With each passing year, the pressure on the Angels increases a little more as Mike Trout gets older. It’s now commonplace to think that the Angels have essentially ruined the career of the greatest player of all time, and there’s a breaking point somewhere in the future but growing on the horizon. Either Trout will age out of his Olympus resident numbers or there will be some sort of hiatus between player and team.
That hasn’t helped Joe Maddon, and when you lose 12 straight after one of the Angels’ few promising starts in the past decade, the pressure becomes unbearable. It was obviously too much for Maddon, because the angels boxed it yesterday.
That’s not to say Maddon didn’t earn his walking papers. Maddon has gone from being a true creative and forward-thinking manager, to one who wants his team to be on autopilot when he is still seen as a creative and forward-thinking manager, to a manager whose only priority is to be thought of as creative and avant-garde. Going to the press to move Trout into left field before going to Trout himself, or walking Corey Seager with the bases loaded were moves by a manager who wants to make it clear above all that he has a big brain throbbing without doing anything to benefit his team. This is where Maddon is now, drawing attention to himself for no reason other than wanting attention instead of using original thought to win.
Maddon was the perfect guy for his first two years in Chicago, where the super relaxed atmosphere he created around a team trying to break the sport’s longest drought, surrounded by everyone in town having their brains popping out of their ears in anxiety (including yours truly because during the Division series there was a folding chair on the floor of my apartment which I threw across the room and then refused to touch). But when the Cubs needed something more, when their players refused to recognize how they couldn’t hit fastballs but refused to adjust their approach, Maddon always played “Joe Cool.” It only got worse from there, both in Chicago and Anaheim.
But… not everything is under the control of a manager. It’s not Maddon’s fault that Trout went 1 for 28 during the losing streak (and now he’s injured). It’s not on Maddon that Taylor Ward and Anthony Rendon are injured. It’s not on Maddon that 2021 MVP Shohei Ohtani has been a walk or takedown lately and not much else. Or that Jared Walsh has a wOBA of 0.195. Everything went wrong.
Still, there’s something about the way the Angels have to build their team thanks to Ohtani’s presence. As the only team with a six-man rotation, the Angels are essentially missing an extra fifth starter than other teams. Rotation was also of the essence during the streak, with Ohtani, Chase Silseth and Patrick Sandoval carrying ERAs of over 8.00 over the past two weeks. And no one comes out of the fifth. Eight different guys out of the bullpen must have pitched three or more innings in that streak, and when you get eight of them deep in a bullpen, you’re probably finding guys who wore a bindle the night before.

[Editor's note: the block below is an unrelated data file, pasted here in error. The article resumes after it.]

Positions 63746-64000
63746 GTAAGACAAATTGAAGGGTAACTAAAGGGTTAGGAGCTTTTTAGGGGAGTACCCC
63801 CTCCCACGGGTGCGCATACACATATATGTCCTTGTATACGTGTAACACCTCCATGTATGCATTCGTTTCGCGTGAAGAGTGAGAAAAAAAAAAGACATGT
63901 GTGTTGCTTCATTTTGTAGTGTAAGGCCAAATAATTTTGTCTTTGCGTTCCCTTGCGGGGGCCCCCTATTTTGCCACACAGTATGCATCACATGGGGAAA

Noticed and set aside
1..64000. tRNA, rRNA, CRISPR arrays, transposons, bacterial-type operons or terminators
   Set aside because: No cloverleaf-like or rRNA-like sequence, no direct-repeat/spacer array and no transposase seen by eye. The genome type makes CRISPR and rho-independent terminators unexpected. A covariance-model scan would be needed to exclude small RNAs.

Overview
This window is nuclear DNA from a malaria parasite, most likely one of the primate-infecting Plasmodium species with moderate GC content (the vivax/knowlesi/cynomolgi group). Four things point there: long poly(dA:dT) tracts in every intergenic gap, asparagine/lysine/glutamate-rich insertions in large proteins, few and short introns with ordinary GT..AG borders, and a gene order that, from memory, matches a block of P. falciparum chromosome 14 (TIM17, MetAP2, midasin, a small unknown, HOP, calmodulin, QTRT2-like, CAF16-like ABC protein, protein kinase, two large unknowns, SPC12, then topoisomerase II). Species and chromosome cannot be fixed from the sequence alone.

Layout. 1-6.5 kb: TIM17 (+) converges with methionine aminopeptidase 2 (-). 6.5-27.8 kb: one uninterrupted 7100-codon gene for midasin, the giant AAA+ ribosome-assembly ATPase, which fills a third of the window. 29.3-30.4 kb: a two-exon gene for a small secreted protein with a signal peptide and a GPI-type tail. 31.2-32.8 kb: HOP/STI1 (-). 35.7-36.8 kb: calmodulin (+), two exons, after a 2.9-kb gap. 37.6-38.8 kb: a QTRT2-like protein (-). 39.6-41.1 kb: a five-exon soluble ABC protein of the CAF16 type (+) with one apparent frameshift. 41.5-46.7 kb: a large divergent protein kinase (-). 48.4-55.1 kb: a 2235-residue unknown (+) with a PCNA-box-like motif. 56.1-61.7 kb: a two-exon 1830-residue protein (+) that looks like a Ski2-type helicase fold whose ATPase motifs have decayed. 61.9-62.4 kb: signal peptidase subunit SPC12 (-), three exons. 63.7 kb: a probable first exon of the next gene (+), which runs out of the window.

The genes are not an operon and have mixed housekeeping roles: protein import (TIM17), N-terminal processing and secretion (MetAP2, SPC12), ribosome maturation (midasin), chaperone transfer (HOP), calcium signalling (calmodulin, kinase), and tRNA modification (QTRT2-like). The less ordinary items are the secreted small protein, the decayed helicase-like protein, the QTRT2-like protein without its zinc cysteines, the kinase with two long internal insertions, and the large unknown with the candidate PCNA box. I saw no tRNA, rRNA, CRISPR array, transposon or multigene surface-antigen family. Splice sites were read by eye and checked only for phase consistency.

Maddon certainly hasn’t used his pen very creatively, as he only has one multi-inning player in Jaime Barria. Considering the Angels have to roll with six starters, which means one less reliever than most, they probably need more than that. And it’s only going to get worse when MLB — if MLB — gets to enforce the pitching roster limits they were supposed to but keep backing away thanks to shortened spring training.
The Angels can’t figure out how many innings they can get out of Michael Lorenzen or Noah Syndergaard given their backgrounds, and Ohtani has never hit more than 130 innings in a season. It’s a bit skewed because of the six-man rotation, but you’d think that every pitcher given an extra day of rest would be more likely to hit sixth or seventh. The Angels are 10th in MLB in innings since their starters for the year, but 23rd in the past two weeks during this series of confusion and sadness.
And while Lorenzen and Syndergaard have, for the most part, been good this season, they’re getting fewer starts. They only have nine each when the best pitchers have 11. Missing innings from successful pitchers may not matter as much in an expanded postseason setup, but they do matter. Those starts go to guys at the bottom of the rotation, which the Angels have more thanks to how they have to settle around Ohtani.
It’s not the main thing that put the angels where they are. A combination of injuries, mystifying player falls, a lack of a consistent plan for years are mostly to blame. But still, when you’re on a sequence like this, you’d like to get your cork out. If the Angels have a stopper, they have to wait an extra day to see him on the mound and if the slide continues, it’s another six games before they can try again. It may still be a hit or two before the Angels can figure out what a team looks like with a six-man rotation and a limited bullpen under the rules to be able to compete. That will now be the job of interim manager Phil Nevin.